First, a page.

"It's getting to the point where it would be within the realm of possibility if that were something they were interested in doing."
It is an interesting possibility, one predicated, of course, on the Cardinals getting past the Giants in a National League Championship Series that resumes at 3 p.m. CT on Wednesday at Busch Stadium with the teams tied at one game apiece.
Berkman will be chief cheerleader, a role he has actually enjoyed for much of an otherwise disappointing 2012. It included three stints on the disabled list for left calf and right knee issues, and surgeries in May and September to repair a torn meniscus in his knee. He made only 97 plate appearances, including a ceremonial stint as a pinch-hitter in the Cardinals' regular-season finale that drew a standing ovation from the Busch Stadium crowd. Berkman spoke openly at times about the potential end of his illustrious playing career.
A year earlier, such talk seemed years away. Berkman played 145 games in his debut season with the Cardinals in 2011, batting .301 with 31 home runs and 94 RBIs, winning NL Comeback Player of the Year honors, and yes, his first World Series ring in his fifth taste of postseason play.
You would figure it is killing Berkman to watch his teammates make another push toward that ultimate stage.
"It's been fine," he said. "It's actually a good seat to watch a game from. There's no pressure to perform, so that's kind of nice."
You figure he's kidding.
He is not.
"With my postseason experience last year, I feel pretty fulfilled," Berkman said. "Obviously, having been with these guys for two years, you definitely want to go to war with them. But by the same token, to be honest with you, I feel fine sitting over there watching it."
He did get some action on the field Tuesday, a workout day in the NLCS. Berkman took swings against another rehabbing Cardinal, right-hander Jake Westbrook, who threw another simulated game and is bidding to overcome a rib-cage injury. Berkman has also begun some light running.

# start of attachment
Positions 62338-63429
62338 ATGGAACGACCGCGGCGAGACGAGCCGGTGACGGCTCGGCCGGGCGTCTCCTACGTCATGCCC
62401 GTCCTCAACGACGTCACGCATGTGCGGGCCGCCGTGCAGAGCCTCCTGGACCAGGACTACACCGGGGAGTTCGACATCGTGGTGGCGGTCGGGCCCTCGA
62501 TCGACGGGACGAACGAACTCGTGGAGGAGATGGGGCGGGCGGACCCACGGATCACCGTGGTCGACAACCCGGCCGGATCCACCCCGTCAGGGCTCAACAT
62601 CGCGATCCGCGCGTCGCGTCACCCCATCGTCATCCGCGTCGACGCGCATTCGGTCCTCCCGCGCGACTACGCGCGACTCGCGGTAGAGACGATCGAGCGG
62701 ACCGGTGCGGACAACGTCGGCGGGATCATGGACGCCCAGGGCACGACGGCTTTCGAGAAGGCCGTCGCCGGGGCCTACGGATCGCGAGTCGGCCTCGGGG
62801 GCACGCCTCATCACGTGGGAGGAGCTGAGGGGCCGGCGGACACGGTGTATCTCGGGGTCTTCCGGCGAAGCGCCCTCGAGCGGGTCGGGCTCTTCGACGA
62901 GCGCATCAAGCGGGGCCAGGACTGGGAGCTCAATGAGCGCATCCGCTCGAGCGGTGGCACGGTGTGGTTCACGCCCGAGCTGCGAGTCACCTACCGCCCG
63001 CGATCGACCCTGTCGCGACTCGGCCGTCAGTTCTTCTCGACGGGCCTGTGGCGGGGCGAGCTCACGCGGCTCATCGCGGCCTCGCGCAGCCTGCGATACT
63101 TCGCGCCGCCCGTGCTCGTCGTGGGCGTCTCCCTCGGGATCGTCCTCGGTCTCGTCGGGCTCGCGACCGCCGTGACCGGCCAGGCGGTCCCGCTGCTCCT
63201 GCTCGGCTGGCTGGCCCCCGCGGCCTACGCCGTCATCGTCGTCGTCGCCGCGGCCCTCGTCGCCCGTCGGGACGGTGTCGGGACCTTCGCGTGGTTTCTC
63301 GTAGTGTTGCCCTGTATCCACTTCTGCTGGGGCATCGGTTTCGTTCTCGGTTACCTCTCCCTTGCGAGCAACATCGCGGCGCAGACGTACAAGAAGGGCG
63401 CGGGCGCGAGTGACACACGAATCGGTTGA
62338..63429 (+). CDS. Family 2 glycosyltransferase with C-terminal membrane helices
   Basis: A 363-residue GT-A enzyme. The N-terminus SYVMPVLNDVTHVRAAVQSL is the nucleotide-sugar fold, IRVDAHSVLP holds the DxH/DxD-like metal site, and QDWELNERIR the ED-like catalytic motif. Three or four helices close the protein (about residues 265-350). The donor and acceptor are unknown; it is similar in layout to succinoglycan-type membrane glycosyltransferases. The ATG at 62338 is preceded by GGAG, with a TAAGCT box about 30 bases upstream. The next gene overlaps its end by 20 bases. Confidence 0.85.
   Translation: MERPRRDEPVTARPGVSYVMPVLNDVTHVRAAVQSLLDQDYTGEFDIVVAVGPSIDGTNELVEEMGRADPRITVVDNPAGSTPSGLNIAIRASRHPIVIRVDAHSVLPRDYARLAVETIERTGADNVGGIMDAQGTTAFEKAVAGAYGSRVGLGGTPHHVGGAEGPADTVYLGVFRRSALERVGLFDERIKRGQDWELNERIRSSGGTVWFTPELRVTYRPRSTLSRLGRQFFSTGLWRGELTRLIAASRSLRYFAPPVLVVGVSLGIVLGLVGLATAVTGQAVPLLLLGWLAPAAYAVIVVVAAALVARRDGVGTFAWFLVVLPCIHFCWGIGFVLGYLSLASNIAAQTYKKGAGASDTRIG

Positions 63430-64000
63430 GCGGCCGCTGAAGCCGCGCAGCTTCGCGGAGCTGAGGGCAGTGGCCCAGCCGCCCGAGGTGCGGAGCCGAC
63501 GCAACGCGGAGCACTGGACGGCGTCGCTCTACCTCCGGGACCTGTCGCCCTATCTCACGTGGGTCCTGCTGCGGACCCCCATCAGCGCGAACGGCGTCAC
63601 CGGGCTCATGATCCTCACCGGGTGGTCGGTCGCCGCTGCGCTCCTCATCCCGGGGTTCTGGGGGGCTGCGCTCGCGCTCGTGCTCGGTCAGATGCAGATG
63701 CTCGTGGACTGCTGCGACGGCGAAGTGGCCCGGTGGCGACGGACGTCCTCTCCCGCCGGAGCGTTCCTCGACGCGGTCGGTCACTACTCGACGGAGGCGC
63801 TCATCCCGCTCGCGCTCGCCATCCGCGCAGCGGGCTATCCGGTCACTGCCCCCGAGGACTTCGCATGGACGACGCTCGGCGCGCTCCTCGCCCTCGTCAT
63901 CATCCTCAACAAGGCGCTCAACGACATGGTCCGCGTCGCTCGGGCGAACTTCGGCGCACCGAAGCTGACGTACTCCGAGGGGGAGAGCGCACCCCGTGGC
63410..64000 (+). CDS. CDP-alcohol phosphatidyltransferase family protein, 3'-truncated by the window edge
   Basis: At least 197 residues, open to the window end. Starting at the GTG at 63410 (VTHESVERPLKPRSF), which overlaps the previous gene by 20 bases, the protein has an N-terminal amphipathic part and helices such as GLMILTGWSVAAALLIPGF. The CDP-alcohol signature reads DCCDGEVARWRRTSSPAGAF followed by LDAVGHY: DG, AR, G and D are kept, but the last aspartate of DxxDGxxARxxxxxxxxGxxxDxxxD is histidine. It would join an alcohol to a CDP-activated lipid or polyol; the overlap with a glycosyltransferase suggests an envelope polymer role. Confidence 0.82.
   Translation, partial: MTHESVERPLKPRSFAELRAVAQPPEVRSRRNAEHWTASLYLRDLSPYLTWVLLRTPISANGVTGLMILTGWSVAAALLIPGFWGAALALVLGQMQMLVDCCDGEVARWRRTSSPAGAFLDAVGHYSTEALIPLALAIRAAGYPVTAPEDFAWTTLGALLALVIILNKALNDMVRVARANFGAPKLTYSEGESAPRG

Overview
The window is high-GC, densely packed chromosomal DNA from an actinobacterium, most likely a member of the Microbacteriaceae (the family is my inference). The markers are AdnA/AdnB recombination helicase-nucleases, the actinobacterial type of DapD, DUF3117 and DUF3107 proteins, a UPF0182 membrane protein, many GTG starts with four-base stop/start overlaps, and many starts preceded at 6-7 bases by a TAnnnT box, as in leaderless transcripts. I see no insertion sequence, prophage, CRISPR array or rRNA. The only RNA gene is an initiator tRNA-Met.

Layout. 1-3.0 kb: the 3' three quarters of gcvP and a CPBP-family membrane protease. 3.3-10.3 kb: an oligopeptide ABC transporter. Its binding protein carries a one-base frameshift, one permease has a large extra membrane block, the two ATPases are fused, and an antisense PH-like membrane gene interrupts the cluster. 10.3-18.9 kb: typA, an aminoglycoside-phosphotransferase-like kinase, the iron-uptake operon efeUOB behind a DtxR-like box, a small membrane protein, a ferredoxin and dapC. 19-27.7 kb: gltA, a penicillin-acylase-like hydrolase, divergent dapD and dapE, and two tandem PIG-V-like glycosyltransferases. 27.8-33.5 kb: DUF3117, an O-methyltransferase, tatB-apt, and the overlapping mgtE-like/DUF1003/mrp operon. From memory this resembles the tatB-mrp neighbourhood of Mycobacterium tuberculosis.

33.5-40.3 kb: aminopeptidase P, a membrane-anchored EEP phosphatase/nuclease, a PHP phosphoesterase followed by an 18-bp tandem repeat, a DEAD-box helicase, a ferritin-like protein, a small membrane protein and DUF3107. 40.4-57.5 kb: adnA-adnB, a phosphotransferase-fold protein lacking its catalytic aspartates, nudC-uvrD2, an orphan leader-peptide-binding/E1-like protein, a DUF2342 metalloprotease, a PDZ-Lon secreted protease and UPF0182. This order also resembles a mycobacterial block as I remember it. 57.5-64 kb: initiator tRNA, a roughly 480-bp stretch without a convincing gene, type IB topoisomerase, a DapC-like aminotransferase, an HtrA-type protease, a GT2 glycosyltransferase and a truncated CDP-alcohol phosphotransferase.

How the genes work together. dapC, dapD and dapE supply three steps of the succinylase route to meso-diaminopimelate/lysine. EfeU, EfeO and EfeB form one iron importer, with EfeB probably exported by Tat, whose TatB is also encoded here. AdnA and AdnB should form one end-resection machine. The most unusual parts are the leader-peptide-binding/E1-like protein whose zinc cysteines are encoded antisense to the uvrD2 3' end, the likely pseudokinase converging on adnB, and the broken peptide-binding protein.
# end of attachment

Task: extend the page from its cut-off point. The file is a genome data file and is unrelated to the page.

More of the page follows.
"He looked good," Westbrook said. "I couldn't tell you how he felt, but he looked fine up there."
So the Cardinals' calculus is this: If they advance, and if Berkman feels ready to contribute, is he healthy enough to warrant one of those valuable roster spots?
Berkman owns a .317 batting average in 223 postseason plate appearances. He was 11-for-26 with a home run and five RBIs in last year's World Series against the Rangers.
"I appreciate that he's optimistic," general manager John Mozeliak said. "We want him to be optimistic, and we want him to feel healthy enough to play. As far as any roster decisions, it's way too premature to be thinking about that.
"The most important thing is, 'Does being healthy become insurance?' Getting him right, getting him as many practice at-bats as possible. The simulated situation could benefit him. But right now, it's really difficult for me to even focus on that."
Berkman will turn 37 just about the time the Cardinals begin Spring Training, and with Allen Craig and outfielder Carlos Beltran back, it is difficult to see where he would fit on the St. Louis roster.
To date, Berkman is a .296 hitter in 14 seasons with the Astros, Cardinals and Yankees. He has some nice, round production numbers -- 360 home runs and 1,200 RBIs. He has made six NL All-Star teams -- six times ranked in the top 10 in NL MVP balloting -- and owns the 21st-best on-base plus slugging percentage (.952) in baseball history.
If his injury-riddled 2012 proves the end, it would be a sour one to an otherwise sweet career.
"The fact that that's unfortunately how this game goes through 162 games, you have guys that get to the point where they just can't get out there. And Lance was fighting things all season," Cardinals manager Mike Matheny said.
Credit the Cardinals for covering Berkman's absence, and that of shortstop Rafael Furcal, who is finished for the year because of an injury to his throwing elbow.
Without those two key pieces of last year's World Series championship team, the 2012 Cardinals trailed only the Brewers in runs scored by an NL club, and trailed only the Rockies and Brewers in OPS.
"The guy that replaced me is Allen [Craig], and he was probably the most productive hitter per at-bat in the Major Leagues this year," Berkman said. "It's just a deep organization with a lot of talent. That's hats off to 'Mo' and the rest of the front office for drafting players and getting guys in the system and getting them up to the big league level. There's a lot of guys they're excited about that are still coming."